While reviewing your insurance policy and declarations page, you may see the term “actual cash value” or its acronym “ACV” listed in reference to the policy or specific items. “Actual cash value” is a loss cost settlement term with a specific definition in your policy. An ACV policy pays for loss to items (if the loss is covered by the policy) based on the value of the item at the time of loss. If your television was destroyed by fire, payment would be based on the age/current value of the television, not what the cost would be for the television as if it was new. The good news is, on most policies, you can purchase a coverage called replacement cost that will pay for an item (such as the television) based on the new value. Dwellings and buildings may also be written for replacement cost if certain requirements are met. On policies where the dwelling or building is covered for actual cash value, you may be able to add replacement cost on the roof, depending on the age and materials of the roof. When a policy has replacement cost added to a dwelling or roof, the actual cash value is paid up front (less the deductible) and once the items have been repaired or replaced, you can receive the additional funds up to the predetermined replacement amount.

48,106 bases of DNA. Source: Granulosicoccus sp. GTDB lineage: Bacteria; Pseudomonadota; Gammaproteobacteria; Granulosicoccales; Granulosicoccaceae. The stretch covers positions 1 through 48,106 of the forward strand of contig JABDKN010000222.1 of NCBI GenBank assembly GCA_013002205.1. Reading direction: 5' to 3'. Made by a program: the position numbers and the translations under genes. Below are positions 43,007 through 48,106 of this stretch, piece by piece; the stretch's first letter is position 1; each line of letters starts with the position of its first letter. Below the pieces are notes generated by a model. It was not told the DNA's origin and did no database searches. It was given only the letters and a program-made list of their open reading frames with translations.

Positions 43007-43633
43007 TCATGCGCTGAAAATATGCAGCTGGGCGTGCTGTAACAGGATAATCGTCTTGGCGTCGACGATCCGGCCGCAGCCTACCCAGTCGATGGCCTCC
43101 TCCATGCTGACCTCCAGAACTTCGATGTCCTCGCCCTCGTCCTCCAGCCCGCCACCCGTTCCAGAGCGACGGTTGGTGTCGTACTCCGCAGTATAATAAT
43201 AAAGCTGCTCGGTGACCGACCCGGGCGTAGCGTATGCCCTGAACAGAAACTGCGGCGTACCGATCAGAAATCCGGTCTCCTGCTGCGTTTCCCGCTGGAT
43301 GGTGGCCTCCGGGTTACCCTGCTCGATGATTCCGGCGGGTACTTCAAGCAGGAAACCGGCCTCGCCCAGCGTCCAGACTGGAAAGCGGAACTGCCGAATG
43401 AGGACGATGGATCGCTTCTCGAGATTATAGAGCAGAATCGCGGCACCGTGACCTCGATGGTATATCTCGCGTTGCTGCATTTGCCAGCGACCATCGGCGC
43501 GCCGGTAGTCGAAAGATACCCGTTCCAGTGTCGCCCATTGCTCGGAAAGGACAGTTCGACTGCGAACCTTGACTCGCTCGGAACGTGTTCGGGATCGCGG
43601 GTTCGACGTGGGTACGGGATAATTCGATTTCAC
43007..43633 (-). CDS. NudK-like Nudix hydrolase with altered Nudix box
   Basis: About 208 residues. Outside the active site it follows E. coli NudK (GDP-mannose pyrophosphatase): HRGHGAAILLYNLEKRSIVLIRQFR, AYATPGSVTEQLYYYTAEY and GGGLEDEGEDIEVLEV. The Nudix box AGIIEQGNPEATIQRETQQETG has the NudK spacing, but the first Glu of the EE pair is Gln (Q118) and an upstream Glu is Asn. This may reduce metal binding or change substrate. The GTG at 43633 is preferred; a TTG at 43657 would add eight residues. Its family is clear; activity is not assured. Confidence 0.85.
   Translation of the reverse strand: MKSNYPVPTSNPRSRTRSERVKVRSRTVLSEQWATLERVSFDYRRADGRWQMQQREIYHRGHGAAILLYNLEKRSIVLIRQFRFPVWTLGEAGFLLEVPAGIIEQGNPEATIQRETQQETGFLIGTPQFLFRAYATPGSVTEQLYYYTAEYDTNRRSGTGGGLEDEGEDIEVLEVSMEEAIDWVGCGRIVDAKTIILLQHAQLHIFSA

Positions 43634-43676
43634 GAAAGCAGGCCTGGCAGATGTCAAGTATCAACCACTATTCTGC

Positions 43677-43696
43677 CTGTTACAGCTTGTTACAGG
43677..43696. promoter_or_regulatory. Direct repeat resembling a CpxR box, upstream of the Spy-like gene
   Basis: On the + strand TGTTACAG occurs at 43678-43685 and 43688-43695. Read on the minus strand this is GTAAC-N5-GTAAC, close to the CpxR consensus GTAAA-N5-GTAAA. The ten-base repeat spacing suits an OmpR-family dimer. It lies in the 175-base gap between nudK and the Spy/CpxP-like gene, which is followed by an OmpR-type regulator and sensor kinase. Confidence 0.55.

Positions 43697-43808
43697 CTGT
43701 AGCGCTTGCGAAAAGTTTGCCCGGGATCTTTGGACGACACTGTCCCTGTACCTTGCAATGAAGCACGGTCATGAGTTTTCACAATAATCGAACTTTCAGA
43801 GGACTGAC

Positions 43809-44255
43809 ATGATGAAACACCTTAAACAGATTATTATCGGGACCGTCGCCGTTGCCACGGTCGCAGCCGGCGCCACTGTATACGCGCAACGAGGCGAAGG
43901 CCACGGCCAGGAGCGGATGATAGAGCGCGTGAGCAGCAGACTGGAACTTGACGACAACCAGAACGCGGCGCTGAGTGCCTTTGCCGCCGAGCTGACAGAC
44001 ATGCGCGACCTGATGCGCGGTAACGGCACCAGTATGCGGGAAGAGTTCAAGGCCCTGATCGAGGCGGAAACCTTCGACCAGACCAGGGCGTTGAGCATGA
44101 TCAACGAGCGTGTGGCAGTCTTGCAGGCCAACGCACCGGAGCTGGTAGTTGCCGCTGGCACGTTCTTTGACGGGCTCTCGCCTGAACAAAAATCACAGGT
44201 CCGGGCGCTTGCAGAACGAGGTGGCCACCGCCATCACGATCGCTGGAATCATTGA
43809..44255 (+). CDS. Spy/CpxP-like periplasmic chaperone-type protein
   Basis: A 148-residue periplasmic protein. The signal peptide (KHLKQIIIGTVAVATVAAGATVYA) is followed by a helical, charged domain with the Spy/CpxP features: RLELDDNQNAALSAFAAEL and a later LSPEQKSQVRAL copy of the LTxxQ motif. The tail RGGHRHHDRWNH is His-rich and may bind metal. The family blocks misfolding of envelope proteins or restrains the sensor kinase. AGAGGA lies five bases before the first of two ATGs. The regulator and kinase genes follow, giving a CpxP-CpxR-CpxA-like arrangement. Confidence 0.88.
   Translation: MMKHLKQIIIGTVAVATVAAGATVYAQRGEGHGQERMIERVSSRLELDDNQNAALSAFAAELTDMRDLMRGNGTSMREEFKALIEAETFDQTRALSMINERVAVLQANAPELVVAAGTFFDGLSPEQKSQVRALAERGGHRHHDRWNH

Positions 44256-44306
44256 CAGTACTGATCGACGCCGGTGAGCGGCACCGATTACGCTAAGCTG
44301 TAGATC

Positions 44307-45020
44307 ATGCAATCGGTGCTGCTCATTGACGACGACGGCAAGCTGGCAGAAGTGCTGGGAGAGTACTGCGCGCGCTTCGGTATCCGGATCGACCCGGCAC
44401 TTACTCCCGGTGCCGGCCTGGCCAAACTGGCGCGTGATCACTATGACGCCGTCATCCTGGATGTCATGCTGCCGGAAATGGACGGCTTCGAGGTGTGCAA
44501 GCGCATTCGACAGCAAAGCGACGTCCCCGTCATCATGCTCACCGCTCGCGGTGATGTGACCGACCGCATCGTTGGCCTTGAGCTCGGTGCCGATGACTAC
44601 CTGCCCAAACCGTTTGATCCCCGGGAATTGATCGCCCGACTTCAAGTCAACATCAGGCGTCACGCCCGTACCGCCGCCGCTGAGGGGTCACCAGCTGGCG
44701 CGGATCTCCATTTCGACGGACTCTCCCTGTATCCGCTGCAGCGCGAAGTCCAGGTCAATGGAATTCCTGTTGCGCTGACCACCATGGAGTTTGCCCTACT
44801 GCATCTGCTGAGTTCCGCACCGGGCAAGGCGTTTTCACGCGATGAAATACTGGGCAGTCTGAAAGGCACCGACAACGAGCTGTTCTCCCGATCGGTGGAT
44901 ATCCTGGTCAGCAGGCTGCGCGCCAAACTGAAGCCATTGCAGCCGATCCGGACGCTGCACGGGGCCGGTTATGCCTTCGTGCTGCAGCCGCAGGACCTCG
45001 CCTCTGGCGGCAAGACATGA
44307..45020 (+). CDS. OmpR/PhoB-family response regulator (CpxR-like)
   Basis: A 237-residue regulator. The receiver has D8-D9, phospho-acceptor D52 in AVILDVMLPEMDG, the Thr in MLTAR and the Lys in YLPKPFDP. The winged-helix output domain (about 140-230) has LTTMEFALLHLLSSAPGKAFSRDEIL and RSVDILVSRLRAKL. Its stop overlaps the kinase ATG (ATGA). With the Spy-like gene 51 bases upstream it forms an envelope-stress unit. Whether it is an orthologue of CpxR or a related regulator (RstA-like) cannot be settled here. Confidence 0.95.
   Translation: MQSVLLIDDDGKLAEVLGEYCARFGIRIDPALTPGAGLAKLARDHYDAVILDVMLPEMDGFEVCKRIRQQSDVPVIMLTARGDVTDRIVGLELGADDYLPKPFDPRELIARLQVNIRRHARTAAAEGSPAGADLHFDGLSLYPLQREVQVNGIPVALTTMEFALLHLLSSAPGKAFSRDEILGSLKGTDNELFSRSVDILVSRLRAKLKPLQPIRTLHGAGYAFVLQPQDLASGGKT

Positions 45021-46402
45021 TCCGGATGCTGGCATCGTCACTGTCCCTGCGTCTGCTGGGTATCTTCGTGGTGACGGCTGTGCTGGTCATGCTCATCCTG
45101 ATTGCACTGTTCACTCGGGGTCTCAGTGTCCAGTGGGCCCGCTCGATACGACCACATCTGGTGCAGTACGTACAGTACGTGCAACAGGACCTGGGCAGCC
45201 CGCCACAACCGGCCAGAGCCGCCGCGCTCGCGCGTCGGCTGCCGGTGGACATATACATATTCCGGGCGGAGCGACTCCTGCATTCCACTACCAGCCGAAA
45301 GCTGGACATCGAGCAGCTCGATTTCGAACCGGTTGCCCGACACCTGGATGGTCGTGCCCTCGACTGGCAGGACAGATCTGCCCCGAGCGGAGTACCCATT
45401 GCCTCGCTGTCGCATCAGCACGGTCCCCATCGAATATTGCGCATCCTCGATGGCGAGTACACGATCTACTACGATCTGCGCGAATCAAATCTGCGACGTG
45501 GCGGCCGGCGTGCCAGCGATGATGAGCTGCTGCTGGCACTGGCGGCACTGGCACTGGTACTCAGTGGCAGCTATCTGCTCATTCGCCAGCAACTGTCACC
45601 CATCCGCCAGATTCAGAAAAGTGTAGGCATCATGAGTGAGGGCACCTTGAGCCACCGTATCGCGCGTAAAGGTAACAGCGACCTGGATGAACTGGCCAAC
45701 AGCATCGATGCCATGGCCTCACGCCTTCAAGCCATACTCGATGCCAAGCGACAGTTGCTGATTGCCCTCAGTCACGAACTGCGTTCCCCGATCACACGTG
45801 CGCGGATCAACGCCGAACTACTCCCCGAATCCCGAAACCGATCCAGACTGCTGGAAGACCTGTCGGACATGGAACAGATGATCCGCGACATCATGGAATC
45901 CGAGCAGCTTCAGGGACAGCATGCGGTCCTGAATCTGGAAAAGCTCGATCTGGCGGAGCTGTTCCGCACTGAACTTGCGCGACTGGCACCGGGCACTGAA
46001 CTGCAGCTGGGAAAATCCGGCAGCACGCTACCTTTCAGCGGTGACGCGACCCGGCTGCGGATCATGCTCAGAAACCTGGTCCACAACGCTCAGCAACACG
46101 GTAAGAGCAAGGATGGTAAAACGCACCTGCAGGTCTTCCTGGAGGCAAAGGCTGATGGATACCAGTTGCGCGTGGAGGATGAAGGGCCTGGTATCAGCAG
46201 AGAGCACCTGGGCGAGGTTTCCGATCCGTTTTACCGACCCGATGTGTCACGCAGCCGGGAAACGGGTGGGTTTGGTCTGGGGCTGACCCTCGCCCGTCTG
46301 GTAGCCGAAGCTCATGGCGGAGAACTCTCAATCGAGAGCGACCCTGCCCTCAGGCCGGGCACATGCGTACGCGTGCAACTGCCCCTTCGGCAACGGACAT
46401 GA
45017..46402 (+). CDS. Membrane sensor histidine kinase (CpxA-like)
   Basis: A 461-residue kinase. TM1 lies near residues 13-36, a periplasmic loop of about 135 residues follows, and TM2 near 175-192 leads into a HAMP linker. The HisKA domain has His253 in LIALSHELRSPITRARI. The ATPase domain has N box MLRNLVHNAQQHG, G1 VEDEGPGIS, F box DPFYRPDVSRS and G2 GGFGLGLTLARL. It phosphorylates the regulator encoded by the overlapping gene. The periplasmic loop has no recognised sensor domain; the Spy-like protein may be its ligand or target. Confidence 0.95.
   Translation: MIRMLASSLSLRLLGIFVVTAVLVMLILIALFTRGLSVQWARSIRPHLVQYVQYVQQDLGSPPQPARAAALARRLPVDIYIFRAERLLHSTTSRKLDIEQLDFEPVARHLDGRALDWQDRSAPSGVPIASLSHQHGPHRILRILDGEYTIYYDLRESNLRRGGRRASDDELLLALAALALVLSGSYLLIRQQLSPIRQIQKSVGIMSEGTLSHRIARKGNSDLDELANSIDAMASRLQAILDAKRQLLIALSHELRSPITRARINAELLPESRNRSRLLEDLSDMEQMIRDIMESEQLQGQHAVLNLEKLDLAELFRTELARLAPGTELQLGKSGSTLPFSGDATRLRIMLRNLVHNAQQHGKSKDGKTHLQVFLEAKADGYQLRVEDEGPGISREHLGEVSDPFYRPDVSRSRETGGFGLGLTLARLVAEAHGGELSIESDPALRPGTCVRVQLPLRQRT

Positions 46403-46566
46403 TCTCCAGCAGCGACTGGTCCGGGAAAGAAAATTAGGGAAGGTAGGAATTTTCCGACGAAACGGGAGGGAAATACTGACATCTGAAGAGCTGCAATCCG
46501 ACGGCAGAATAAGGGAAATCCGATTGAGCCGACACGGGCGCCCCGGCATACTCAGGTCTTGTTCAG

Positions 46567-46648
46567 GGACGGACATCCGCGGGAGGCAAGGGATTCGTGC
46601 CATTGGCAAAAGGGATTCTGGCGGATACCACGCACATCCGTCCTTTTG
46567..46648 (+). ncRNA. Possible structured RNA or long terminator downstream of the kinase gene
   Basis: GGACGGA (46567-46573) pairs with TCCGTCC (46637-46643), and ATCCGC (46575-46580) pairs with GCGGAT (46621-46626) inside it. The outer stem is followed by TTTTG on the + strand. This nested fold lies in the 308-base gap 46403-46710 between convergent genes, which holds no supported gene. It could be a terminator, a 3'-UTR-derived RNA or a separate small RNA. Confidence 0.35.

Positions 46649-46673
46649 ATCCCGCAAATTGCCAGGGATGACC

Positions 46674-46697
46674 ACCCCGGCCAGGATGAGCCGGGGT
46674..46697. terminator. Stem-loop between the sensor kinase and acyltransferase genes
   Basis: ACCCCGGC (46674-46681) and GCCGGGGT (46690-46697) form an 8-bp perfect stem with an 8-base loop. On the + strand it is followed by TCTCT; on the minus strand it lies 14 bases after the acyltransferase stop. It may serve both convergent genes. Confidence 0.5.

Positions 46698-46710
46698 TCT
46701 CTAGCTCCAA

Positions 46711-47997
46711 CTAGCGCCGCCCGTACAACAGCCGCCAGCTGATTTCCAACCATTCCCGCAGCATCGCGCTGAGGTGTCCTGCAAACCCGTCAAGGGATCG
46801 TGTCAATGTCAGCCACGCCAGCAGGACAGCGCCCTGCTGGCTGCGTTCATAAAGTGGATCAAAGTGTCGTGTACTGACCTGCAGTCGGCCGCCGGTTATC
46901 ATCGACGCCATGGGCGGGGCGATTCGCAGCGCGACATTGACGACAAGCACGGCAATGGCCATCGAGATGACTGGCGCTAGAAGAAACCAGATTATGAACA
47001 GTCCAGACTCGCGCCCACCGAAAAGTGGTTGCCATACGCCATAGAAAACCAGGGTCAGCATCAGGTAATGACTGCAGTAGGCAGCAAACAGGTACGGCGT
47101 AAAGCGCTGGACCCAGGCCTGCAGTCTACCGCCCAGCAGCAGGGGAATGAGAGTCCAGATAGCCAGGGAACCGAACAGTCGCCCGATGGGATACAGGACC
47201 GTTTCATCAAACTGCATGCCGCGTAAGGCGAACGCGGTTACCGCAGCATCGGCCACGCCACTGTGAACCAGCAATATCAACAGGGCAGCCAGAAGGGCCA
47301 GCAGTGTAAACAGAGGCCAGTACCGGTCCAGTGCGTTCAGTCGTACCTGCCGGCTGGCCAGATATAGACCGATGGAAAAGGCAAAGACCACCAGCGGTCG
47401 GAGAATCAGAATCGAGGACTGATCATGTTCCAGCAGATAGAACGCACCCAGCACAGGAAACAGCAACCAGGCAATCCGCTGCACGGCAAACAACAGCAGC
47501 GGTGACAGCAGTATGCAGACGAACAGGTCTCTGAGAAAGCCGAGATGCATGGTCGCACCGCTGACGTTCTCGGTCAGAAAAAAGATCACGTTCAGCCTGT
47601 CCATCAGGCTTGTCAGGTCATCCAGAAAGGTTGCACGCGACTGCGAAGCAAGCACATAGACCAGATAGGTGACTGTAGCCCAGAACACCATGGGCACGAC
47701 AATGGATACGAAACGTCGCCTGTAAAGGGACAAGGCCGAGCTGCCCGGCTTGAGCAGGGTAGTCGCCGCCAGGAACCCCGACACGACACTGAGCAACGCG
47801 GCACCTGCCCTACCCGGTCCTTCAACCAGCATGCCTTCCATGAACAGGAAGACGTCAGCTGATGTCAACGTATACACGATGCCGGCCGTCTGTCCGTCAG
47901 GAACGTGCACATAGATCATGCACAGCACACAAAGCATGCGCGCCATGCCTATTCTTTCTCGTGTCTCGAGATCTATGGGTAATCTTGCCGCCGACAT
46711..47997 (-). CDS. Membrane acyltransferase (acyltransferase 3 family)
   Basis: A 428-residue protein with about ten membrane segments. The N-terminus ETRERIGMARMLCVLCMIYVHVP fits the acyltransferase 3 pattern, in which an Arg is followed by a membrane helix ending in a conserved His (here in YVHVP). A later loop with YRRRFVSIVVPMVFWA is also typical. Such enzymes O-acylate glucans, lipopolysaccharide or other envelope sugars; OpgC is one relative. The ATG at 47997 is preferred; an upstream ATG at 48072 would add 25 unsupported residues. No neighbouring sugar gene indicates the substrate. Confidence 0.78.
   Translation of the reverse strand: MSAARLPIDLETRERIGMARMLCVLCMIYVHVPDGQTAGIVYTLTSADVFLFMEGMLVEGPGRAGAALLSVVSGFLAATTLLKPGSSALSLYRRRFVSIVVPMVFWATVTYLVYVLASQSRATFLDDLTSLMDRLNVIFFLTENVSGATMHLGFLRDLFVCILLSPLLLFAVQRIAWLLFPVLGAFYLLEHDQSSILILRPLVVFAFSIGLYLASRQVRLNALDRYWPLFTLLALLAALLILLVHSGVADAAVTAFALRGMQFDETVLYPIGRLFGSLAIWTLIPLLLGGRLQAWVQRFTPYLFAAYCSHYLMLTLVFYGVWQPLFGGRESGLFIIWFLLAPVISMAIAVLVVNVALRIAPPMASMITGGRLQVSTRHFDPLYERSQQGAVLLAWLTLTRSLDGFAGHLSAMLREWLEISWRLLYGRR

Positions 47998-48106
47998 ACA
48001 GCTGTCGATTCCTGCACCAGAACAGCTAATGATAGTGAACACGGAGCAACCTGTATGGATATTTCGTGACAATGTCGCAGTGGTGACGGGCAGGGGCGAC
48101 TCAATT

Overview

If you ever have trouble understanding the specifics of your insurance policy, your agent is a valuable resource for guiding you through the policy forms that are part of your policy. If your policy is with Barton Mutual, we would be happy to assist you in clarifying language when you have questions. Give us a call at 417-843-6265 and fire away!
This information is meant to be a broad overview and should not be the only source you consult for evaluating insurance coverage or purchase. The description of coverages and programs are purposely brief and are subject to specific policy provisions, limitations and exclusions that can only be expressed in the policy itself. For a complete explanation of coverages, please consult one of our licensed agents.